Each of these stations and the ports to which they are connected are selectively subjected to two single lobe tests SLTA and SLTB under control of one of two program modules (Find Fault W/O LAM Cable or find Fault W LAM Cable). The SLTA (FIG. 10) test involves sending a B NR frame to the selected station and determining if it was returned with the address recognized indicator (ARI) set. If this bit is not set, the station fails to pass the test and the station is removed. If it is set the station passed the test.
The SLTB test (FIG. 11) can be implemented with the station and the LAM or without the LAM. It is enabled by bypassing the station and LAM 13 (see FIG. 3) or the station alone and reconnecting it after a timeout. When reconnected after the timeout, the receipt of a Claim Token frame indicates an error condition. This test attempts to duplicate as closely as possible the normal loading of the station transmitter when connected to a down stream station. This is accomplished by including the receive portion of the lobe of the station under test in the signal path and bypassing the regenerative repeater function in the adapter 16.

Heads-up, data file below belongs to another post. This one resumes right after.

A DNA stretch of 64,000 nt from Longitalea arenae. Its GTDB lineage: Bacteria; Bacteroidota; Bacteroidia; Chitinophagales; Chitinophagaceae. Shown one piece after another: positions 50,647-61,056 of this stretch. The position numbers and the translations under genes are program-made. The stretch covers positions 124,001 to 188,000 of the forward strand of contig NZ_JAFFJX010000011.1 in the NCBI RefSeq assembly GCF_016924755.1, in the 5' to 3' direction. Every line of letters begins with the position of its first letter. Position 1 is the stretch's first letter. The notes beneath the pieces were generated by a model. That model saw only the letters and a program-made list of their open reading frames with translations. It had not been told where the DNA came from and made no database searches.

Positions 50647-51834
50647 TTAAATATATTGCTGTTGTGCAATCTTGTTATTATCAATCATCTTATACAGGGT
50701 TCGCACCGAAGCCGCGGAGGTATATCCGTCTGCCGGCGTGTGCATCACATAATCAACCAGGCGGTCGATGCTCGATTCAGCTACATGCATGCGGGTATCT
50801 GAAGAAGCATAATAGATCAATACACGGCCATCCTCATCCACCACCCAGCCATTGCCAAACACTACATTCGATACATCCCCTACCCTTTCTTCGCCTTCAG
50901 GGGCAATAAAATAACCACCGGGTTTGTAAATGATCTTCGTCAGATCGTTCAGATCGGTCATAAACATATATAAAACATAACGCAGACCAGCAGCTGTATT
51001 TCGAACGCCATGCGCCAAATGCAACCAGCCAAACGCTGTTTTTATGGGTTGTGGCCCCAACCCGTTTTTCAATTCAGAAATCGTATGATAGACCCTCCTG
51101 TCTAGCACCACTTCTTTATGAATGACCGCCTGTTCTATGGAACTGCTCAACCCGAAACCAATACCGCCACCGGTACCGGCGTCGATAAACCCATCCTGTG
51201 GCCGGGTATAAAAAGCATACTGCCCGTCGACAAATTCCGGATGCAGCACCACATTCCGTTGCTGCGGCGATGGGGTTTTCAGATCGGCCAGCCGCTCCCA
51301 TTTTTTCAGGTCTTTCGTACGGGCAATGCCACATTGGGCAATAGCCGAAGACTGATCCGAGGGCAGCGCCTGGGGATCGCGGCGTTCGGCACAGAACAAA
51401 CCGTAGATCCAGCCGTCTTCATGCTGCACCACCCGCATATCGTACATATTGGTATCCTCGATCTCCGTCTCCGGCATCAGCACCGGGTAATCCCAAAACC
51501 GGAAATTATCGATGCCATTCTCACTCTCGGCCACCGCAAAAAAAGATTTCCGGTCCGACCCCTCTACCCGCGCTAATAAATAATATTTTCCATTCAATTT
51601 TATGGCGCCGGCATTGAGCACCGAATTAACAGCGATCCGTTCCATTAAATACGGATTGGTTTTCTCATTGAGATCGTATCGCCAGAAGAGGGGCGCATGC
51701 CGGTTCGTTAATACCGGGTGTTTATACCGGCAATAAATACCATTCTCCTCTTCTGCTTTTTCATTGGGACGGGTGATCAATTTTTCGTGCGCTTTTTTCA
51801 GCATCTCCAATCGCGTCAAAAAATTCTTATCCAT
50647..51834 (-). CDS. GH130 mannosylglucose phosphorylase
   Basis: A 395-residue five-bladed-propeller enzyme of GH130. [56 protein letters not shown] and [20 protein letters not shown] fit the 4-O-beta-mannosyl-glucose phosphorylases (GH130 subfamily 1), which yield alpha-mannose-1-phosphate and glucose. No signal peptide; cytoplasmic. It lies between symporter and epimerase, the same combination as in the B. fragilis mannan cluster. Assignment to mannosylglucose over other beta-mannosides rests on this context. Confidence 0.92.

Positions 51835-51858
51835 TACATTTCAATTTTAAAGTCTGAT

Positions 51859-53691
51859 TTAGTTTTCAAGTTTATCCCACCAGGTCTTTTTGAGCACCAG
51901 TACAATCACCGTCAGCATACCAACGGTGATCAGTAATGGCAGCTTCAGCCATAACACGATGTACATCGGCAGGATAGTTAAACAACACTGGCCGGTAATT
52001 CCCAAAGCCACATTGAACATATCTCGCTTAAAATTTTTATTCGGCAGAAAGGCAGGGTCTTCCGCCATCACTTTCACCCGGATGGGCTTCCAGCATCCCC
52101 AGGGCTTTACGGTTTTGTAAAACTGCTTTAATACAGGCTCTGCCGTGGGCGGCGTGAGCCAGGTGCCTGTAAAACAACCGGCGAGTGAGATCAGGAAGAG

The recovery procedure starts in FIG. 4 where a recover counter is set to zero, the recover settle timer is cancelled, the recover flag is set to 1 and the non-recoverable error flag is set to zero. The program then calls a module Find Fault (FIG. 5). If a fault is not found the recover counter is incremented by one. If it has not reached a count of three and the ring has not recovered the process loops until the count reaches three whereupon a recover retry timer is started. This timer holds off a continuous looping of the process since it will not restart until the timer expires. If the ring recovers a recover settle timer is started and the process ends.
The Find Fault module (FIG. 5) causes adapter 16 to transmit beacon type 1 (BNR) frames and waits 150 ms before calling another module Fault Domain Location Test (FDLT FIG. 6). The FDLT module attempts to isolate the fault to two adjacent active ports and their connected stations (DSTAT and USTAT down/up-stream stations) and sets a fault found flag to true if successful and returns to FIG. 5.